Paula Jarzabkowski and Rosalind Searle Top Management Team Strategic Capacity: Harnessing Diversity and Collective Action p.a.jarzabkowski@aston.ac.uk

Academic research has pointed to an important link between diversity in the top management team (TMT) and corporate performance. However, the nature of this link remains elusive. This paper seeks to fill this gap by developing a conceptual framework to explain the relationships between TMT diversity and TMT collective action. It explains how in some cases diversity might actually be detrimental, but offers guidelines on how to solve the conflicts that might arise. The paper also offers six practical suggestions to develop processes that enable collective action and improve strategic capacity, and hence the company’s performance.


Elizabeth Briody, S. Tamer Cavusgil & Stewart R. Miller Turning Three Sides into a Delta at General Motors: Enhancing Partnership Integration in Corporate Ventures cavusgil@msu.edu

General Motors had enjoyed global operations that were based on exports, acquisitions, joint ventures and strategic alliances throughout the 20th century. Its global-programme strategy appeared assured. However, the carmaker came unstuck when it came to creating a large-scale collaborative effort involving its own internal units. The Delta Small Car Program, involving three fully internal GM units, was terminated after its goals failed to materialise. The carmaker’s long-standing cultural tradition of autonomy for its units was what made collaboration between them difficult. We examine this GM global programme, placing it in its historical context. Our primary database consists of the perceptions and experiences offered to us by a cross-section of programme participants. By examining partner integration at the working level, we identify insights and offer recommendations pertaining to venture structure and dynamics and their role in venture success.

Brahim Herbane, Dominic Elliott and Ethne M. Swartz Business Continuity Management: Time for a Strategic Role? bhcor@dmu.ac.uk

Business activity is inherently risky – but in today’s climate terrorist attacks, corporate financial scandals, hi-tech crime and changing weather patterns can all add to the threats firms face. Against this background, the authors argue that business continuity management configured to enhance speed of recovery and deliver resilience against interruption, to go beyond the basic regulatory obligations and to be fully embedded in firm management, can play a significant role in preserving competitive advantage, and advance the case for fully-configured BCM to be seen as strategic rather than purely functional.
The continuity provisions of six UK-based financial services firms are reviewed to illustrate both the Crisis Management and Disaster Recovery antecedents of BC Planning, and the journey towards the standard provision of ‘fully-fledged’ BCM in terms of human resources, business planning, communications/structure and attitudes/ownership. The reactions of Morgan Stanley to the events of 9/11 underline the point that recovery plans must be flexible and manageable in the face of unpredictable realities and human responses. The authors offer practical precepts for BCM implementation and a diagnostic outlining the key determinants of enhanced value preservation, reminding us that, as the business world becomes more uncertain, ‘when things go wrong, those better able to think, act and adapt to business interruptions will have demonstrated the value of superior business continuity management.’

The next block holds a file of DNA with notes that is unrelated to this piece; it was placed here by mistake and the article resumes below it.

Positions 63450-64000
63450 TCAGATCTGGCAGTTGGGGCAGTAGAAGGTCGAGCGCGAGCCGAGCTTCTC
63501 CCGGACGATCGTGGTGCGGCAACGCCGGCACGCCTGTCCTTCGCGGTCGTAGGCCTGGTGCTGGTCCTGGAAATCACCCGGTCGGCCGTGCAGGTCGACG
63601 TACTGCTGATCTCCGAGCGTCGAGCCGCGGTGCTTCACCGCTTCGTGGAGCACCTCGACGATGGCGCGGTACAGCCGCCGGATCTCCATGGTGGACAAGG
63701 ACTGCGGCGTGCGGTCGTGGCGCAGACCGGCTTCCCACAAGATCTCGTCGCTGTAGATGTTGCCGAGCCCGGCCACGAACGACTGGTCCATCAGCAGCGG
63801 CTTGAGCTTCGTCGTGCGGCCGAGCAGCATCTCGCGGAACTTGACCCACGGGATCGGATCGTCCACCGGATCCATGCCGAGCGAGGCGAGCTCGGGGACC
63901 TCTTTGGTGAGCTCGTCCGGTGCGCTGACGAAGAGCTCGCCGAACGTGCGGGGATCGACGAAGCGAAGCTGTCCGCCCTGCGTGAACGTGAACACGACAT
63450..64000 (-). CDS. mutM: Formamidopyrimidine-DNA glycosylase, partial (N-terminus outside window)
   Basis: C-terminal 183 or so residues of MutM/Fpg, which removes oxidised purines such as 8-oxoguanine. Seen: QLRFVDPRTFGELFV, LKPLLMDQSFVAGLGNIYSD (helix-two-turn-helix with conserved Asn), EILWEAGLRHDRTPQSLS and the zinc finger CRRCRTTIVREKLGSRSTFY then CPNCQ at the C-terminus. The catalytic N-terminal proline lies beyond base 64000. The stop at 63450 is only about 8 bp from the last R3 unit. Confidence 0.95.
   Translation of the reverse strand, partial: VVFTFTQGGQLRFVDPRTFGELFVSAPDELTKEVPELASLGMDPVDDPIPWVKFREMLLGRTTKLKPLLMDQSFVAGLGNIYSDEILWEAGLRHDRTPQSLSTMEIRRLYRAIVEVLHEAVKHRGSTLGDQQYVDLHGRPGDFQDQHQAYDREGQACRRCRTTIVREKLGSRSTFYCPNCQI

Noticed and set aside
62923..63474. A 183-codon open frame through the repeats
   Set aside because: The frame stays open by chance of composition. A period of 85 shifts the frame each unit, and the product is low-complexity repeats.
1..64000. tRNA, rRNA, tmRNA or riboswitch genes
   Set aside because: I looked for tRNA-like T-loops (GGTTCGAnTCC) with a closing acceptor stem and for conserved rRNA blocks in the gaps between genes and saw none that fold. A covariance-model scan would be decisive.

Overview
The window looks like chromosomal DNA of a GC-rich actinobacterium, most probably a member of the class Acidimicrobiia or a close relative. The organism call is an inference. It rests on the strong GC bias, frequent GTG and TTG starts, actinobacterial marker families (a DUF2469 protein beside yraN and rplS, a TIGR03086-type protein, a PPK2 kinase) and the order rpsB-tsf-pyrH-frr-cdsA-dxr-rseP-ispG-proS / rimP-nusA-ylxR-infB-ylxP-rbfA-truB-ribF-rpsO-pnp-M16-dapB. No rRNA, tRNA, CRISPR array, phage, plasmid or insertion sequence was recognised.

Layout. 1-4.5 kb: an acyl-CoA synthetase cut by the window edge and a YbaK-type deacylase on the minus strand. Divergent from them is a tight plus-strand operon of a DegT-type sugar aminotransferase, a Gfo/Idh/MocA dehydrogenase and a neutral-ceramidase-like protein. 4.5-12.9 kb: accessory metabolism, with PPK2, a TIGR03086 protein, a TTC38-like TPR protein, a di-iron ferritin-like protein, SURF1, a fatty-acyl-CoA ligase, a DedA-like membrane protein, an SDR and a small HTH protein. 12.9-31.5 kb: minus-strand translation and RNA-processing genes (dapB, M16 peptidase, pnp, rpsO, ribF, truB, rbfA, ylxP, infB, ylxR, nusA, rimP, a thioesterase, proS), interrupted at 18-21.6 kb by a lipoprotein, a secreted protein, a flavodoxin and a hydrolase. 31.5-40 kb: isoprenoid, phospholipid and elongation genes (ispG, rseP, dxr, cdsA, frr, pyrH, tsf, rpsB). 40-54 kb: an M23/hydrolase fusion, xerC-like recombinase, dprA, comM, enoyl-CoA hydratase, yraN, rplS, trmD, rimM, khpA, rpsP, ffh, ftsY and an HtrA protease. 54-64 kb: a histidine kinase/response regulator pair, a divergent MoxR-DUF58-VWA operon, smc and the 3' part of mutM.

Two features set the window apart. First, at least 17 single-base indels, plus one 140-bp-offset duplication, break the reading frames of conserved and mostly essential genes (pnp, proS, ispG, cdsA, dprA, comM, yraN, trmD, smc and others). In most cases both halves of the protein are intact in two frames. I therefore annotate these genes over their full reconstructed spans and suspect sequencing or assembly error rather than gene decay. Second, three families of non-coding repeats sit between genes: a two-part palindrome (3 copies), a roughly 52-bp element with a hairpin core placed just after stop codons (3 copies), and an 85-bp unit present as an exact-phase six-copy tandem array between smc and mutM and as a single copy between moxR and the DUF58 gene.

Deli Yang, Mahmut Sonmez and Derek Bosworth Strategic Responses for Multinationals to Intellectual Property Abuses D.Yang@bradford.ac.uk

This article examines the prevalence of what the authors call ‘the inevitable curse of piracy’, common to multinational IP owners around the world. The authors looks at the experience Manchester United, Microsoft, DuPont, Budweiserand others operating in China - ‘the most populous market on earth’ - to elaborate ten corporate strategies to counter the activities of pirates, be they counterfeiting, licensing overruns or illegal trademark registration. Strategies are grouped into three strands – proactive approaches include sophisticated labelling, pricing policies and monitoring of production/distribution chains and markets; defensive weapons include embarrassing or acquiring pirates, while networking means involve co-operative action with other IP owners, agencies, government, legal authorities and public opinion. Whatever combination of strategies firms choose to employ, the authors recommend that they treat piracy as a challenge, be corporately proactive, and remain continuously alert to the dynamic nature of the ‘crime of the 21st century’.

This issue is currently in press. Scheduled date for publication is 7 October 2004. Shortly, it will also be available on www.sciencedirect.com